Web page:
• At the same session, Khaatim El, a former member of the Atlanta school board, addressed the cheating scandal that has plagued the district he served for almost a decade. “We wanted to be the hype,” he said of the allegations, which are based on the state assessments. “We wanted to be the first to get it right so bad.”

But El noted the district also made huge gains in NAEP scores during that time, an achievement untouched but overshadowed by the scandal. “I would be remiss if I didn’t point to the hard work that many educators put in,” he said. “We focused on the basics. Literacy instruction in elementary school. Autonomy for principals. We invested in professional development. Those things were overshadowed by the cheating scandal. And they were good things for kids.”

The setting for Education Nation was not perfect — the big tent in Rockefeller Plaza is a good idea in theory, but the humidity and poor audio were ever-present distractions. And while this year’s session was far more substantive, future years should stop belaboring the problems and focus instead on how to solve them. Panels featuring districts that have been successful at “what works,” with ideas and content that are easily imitated and replicated, would be a valuable start.

Chances are good that will happen. The National School Boards Association (NSBA) had a strong presence in the planning and execution of the meeting. Anne L. Bryant, our executive director, met with NBC officials about the content and answered audience questions in a video Q&A format prior to the event. Mary Broderick, NSBA’s president, was featured in a panel session with the mayors of Albuquerque, Baltimore, and Newark.

“What we’ve heard from the last two days of this conference is that we need to come together around a sense of urgency,” Broderick said during her session, noting that it takes a shared vision between the school board, the mayor’s office, and the community. “The vision needs to be of excellence. If that cohesive message can be carried through our schools … there’s nothing off the table.”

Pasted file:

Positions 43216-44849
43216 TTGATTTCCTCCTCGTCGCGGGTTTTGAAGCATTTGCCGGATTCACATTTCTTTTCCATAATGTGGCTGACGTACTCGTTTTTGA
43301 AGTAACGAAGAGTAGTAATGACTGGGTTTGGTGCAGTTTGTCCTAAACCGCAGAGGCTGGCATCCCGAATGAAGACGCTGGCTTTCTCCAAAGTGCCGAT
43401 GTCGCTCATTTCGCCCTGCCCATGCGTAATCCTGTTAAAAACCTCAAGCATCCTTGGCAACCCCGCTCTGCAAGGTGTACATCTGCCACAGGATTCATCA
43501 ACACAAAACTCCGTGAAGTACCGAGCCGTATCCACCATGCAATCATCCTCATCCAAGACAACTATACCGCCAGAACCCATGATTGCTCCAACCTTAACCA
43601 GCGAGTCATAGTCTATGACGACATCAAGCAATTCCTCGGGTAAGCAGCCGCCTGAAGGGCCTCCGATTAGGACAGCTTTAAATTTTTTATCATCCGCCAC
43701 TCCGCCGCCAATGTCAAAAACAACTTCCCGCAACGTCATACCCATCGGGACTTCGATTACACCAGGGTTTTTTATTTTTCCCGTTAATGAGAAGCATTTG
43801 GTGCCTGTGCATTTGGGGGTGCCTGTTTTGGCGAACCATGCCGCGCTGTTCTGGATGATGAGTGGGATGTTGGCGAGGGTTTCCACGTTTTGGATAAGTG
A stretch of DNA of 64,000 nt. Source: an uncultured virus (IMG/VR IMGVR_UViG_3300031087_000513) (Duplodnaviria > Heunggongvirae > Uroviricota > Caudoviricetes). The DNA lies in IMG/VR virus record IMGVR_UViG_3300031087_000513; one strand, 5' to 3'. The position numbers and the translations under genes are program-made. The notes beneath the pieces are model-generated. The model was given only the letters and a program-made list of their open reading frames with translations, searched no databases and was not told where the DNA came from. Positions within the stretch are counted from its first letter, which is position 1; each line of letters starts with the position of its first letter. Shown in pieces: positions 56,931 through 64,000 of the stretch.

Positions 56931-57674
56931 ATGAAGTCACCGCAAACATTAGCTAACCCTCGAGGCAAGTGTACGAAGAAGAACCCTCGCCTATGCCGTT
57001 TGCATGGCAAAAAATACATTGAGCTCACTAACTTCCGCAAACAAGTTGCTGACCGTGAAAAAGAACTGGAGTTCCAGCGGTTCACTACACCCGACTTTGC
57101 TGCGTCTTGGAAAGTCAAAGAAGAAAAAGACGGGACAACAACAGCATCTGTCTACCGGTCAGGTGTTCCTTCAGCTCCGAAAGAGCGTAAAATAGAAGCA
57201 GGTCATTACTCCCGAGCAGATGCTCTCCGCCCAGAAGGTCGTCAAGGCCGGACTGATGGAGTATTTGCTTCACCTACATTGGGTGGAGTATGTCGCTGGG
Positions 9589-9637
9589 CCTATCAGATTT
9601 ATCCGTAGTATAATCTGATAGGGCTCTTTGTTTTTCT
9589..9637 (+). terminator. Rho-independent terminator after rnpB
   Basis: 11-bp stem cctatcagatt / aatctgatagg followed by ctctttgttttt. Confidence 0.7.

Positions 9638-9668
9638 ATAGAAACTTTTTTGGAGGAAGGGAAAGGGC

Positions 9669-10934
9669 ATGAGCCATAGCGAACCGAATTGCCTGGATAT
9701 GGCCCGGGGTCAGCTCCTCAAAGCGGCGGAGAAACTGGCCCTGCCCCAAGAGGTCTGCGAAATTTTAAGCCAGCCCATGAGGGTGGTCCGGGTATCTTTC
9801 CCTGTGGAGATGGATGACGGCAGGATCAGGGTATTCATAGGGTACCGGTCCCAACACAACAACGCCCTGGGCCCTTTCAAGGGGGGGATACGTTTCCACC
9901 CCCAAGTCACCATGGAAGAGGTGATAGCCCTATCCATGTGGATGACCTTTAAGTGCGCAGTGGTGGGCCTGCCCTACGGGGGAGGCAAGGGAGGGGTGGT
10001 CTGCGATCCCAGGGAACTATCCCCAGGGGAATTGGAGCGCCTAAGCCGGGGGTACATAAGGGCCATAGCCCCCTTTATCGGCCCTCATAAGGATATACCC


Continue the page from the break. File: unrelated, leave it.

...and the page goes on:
The week in blogs

This week, education researcher Richard Rothstein takes Bill Gates to task for claiming in a recent Washington Post column on teacher development that student achievement has remained “virtually flat” in recent decades while per-student costs have “more than doubled.”

 Looking at NAEP tests since 1980 and 1990, Rothstein concludes that “American students have improved substantially, in some cases phenomenally.” As far as a doubling of K12 funding is concerned, yes that’s true, he adds, but the statistic begs to be qualified.

“The biggest single recipient of new money has been special education for children with disabilities,” Rothstein writes. “Four decades ago, special education consumed less than 4 percent of all K12 spending. It now consumes 21 percent.”

What can high schools do to help community colleges and their astronomical drop-out rates? Blogger Dana Goldstein offers a thoughtful analysis.

 “Why are people dropping out of community colleges en masse?” Goldstein asks. “In part, it’s the frustration of being academically under-prepared and thus being forced to pay tuition for credit-less remediation classes. But national surveys of community college drop-outs find that the most cited reasons for leaving school are work and family responsibilities.”